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Scenario :

I have a member variable, an array-list,(which is not static, private member) which contains custom objects in Activity1,

I transition to Activity 2, putting activity1 in pause state. As of now I am not saving data of array-list.

I come back from activity 2 , and activity one is in resume state.

My doubt is, do I have to save the data of array-list(member variable) in onPause() when I am moving to activity2, essentially , array-list is holding references to custom object.

Though with quick test, data of array-list is still intact, but I am doubtful whether those objects are free to be garbage collected and that I should save the data of array-list and reload it in onResume.

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4 Answers 4

up vote 3 down vote accepted

It's better to save your data in onPause() because this is last method that's guaranteed to be called, after that there is no guarantees for any of the Activity's lifecycle methods to be called. See more in "Activity Lifecycle".

If data in Activity member should not be persisted across process starts, you can save it in your onDestroy() too. If process is not killed, onDestroy() is also guaranteed to be called.

But you should be aware that as soon as Activity 2 is started, Activity 1 can be destroyed at any time. So you probably need to persist you member object somehow at least in onDestroy(), and even better in your onPause(). Another thing to be aware of is configuration changes (orientation change for example). Those trigger destruction of old Activity and creation of new Activity instance. If you do not persist you member in onPause()/onDestroy() (and then restore it in onCreate()) you'll have empty field after config change.

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Thanks, my only concern is array-list contains huge objects and no of items in array-list is also huge, I will be creating many copies of references and objects ! I think I will have to switch to better data model in that case. –  sat Jul 27 '11 at 7:10

The official docs for android.app.Activity states:

When an activity's onPause() method is called, it should commit to the backing content provider or file any changes the user has made.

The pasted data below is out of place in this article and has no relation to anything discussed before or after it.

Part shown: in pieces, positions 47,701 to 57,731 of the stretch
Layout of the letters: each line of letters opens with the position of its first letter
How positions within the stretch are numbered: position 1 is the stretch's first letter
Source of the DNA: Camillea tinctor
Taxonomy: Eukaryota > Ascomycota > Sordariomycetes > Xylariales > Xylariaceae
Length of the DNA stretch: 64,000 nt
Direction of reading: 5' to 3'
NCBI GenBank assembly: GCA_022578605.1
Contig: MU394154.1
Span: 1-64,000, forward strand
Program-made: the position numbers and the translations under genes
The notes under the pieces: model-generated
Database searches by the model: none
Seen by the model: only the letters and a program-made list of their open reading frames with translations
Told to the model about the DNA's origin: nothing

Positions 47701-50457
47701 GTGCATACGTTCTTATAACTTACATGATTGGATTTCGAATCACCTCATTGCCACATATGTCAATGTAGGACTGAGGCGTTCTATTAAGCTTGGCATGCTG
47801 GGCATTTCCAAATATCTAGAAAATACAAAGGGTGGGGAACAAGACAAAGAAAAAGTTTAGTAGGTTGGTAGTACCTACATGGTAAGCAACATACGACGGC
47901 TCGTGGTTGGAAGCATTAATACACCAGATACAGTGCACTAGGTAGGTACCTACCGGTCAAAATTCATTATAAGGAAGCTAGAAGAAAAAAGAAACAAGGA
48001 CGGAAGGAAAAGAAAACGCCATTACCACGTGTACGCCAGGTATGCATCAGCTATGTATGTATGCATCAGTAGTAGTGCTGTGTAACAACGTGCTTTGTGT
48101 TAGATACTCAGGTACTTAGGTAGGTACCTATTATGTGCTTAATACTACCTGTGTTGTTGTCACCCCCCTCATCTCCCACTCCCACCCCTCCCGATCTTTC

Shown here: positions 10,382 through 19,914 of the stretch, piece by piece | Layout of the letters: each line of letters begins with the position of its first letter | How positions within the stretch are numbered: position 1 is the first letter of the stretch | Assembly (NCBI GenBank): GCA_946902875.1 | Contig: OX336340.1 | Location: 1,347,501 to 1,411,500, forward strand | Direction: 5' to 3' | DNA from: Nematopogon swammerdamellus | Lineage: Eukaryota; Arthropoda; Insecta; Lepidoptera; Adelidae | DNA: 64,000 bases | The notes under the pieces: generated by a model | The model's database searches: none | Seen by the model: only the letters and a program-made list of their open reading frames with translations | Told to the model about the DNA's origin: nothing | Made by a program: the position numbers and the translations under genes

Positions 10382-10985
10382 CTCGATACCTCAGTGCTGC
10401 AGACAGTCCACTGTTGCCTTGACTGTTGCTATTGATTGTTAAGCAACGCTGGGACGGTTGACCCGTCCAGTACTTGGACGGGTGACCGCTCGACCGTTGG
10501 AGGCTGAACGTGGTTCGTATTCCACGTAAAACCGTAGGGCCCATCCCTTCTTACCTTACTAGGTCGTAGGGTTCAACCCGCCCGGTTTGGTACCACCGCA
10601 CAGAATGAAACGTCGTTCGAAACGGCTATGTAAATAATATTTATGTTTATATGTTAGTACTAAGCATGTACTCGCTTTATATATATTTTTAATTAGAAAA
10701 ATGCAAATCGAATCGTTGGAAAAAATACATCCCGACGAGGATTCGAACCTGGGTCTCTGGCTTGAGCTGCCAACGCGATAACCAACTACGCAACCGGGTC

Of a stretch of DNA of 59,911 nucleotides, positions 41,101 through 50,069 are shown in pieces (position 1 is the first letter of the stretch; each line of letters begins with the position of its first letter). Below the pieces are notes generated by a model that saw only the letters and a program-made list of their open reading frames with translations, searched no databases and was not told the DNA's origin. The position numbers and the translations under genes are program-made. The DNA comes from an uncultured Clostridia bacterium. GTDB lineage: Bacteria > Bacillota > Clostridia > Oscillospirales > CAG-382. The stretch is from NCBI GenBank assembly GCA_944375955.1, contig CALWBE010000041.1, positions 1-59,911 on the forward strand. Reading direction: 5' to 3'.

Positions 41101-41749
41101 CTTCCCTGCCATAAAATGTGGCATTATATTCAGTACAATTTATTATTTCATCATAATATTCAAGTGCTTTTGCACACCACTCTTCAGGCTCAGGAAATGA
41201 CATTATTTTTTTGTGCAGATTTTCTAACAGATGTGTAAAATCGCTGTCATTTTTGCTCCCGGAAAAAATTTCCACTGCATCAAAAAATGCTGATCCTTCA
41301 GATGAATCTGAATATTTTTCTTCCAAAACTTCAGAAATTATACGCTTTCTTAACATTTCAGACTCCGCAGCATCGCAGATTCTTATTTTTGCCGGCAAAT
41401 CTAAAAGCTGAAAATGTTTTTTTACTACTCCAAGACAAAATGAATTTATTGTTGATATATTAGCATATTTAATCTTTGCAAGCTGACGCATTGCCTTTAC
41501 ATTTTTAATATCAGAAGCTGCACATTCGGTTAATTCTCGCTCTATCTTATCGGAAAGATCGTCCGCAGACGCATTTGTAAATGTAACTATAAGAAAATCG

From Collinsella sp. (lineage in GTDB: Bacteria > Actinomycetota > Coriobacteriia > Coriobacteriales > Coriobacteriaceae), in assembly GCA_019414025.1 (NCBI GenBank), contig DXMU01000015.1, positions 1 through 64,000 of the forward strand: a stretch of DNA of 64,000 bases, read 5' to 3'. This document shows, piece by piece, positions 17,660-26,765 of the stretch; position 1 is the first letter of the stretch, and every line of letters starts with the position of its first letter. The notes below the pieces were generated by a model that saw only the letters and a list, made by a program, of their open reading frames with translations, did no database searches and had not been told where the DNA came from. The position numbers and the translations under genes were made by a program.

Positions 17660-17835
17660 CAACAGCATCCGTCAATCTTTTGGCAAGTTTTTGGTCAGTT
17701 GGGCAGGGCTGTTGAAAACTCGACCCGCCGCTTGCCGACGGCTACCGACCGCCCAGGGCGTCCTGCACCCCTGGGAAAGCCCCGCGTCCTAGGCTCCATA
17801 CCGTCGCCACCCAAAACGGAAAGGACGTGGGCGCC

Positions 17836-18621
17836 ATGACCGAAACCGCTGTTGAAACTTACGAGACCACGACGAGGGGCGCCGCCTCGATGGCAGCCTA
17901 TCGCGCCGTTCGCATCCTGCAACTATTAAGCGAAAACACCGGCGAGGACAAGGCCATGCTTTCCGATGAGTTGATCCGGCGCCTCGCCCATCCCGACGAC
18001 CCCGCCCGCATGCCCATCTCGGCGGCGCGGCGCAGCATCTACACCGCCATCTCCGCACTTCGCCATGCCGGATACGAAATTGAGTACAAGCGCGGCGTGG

On this occasion Activity1 has not been GC'd but on another occasion it might. On a pre-Honeycomb system, an Activity in "paused" state may be killed by the OS if resources run short. To ensure that it's state is always maintained you should persist data on onPause() and reload it in onResume().

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I would not try to save the enitre array list with objects. It is not very likely that the activity in the background would be killed, what it may happen is that some bitmaps are destroyed by the system because they take a lot of memory. This may happen when one clicks on home button or the device locks out the screen with the security password.

So in on activity resume one could check if bitmap references are null and then reload bitmaps if needed. One can also test if the objects in the arrayList still exist.

I am not aware of a way to save a class object into the permanent memory like preferences, applicaiton directory or SD, only basic types of data can be saved. It would be a huge job to serialise object properties in order to save them.

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Yeah , its true, but objects whatever I am creating are from web, so if I loose the object I cannot create the object again without server interaction, but the method is great for bitmaps whose resource we can save locally. Thank you. –  sat Jul 27 '11 at 10:19
    
In that case maybe that SQLite database is a good option for you. Only download objects which have changed. –  Lumis Jul 27 '11 at 11:20

If the data is an instance variable of your activity, it is not going to be GCed unless the whole Activity is destroyed by the OS. A good way of testing this is to tilt the emulator to landscape mode and see how the activity is recreated (unless you configured your app to ignore this event).

To save the data, you have several ways to do it, from saving it on an Application instance variable, to use Bundles, or use persistence. Check the docs:

http://developer.android.com/guide/topics/resources/runtime-changes.html

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